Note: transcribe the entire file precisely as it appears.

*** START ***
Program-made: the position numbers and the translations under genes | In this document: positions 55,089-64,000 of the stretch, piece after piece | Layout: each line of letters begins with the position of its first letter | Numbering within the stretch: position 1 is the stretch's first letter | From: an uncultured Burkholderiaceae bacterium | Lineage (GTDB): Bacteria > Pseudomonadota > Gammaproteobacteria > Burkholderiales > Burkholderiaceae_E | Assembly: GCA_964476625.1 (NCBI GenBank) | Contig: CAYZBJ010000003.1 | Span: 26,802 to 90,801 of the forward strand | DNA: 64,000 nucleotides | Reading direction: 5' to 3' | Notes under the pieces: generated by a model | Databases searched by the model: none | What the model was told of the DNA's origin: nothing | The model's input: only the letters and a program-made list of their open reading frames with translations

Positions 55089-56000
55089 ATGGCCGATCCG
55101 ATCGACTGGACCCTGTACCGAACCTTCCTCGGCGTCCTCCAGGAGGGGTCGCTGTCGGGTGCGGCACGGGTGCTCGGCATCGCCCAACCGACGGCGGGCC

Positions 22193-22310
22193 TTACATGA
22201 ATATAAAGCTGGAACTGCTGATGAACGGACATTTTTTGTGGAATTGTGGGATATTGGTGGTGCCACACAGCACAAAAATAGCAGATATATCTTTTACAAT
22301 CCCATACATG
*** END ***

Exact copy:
Program-made: the position numbers and the translations under genes | In this document: positions 55,089-64,000 of the stretch, piece after piece | Layout: each line of letters begins with the position of its first letter | Numbering within the stretch: position 1 is the stretch's first letter | From: an uncultured Burkholderiaceae bacterium | Lineage (GTDB): Bacteria > Pseudomonadota > Gammaproteobacteria > Burkholderiales > Burkholderiaceae_E | Assembly: GCA_964476625.1 (NCBI GenBank) | Contig: CAYZBJ010000003.1 | Span: 26,802 to 90,801 of the forward strand | DNA: 64,000 nucleotides | Reading direction: 5' to 3' | Notes under the pieces: generated by a model | Databases searched by the model: none | What the model was told of the DNA's origin: nothing | The model's input: only the letters and a program-made list of their open reading frames with translations

Positions 55089-56000
55089 ATGGCCGATCCG
55101 ATCGACTGGACCCTGTACCGAACCTTCCTCGGCGTCCTCCAGGAGGGGTCGCTGTCGGGTGCGGCACGGGTGCTCGGCATCGCCCAACCGACGGCGGGCC

Positions 22193-22310
22193 TTACATGA
22201 ATATAAAGCTGGAACTGCTGATGAACGGACATTTTTTGTGGAATTGTGGGATATTGGTGGTGCCACACAGCACAAAAATAGCAGATATATCTTTTACAAT
22301 CCCATACATG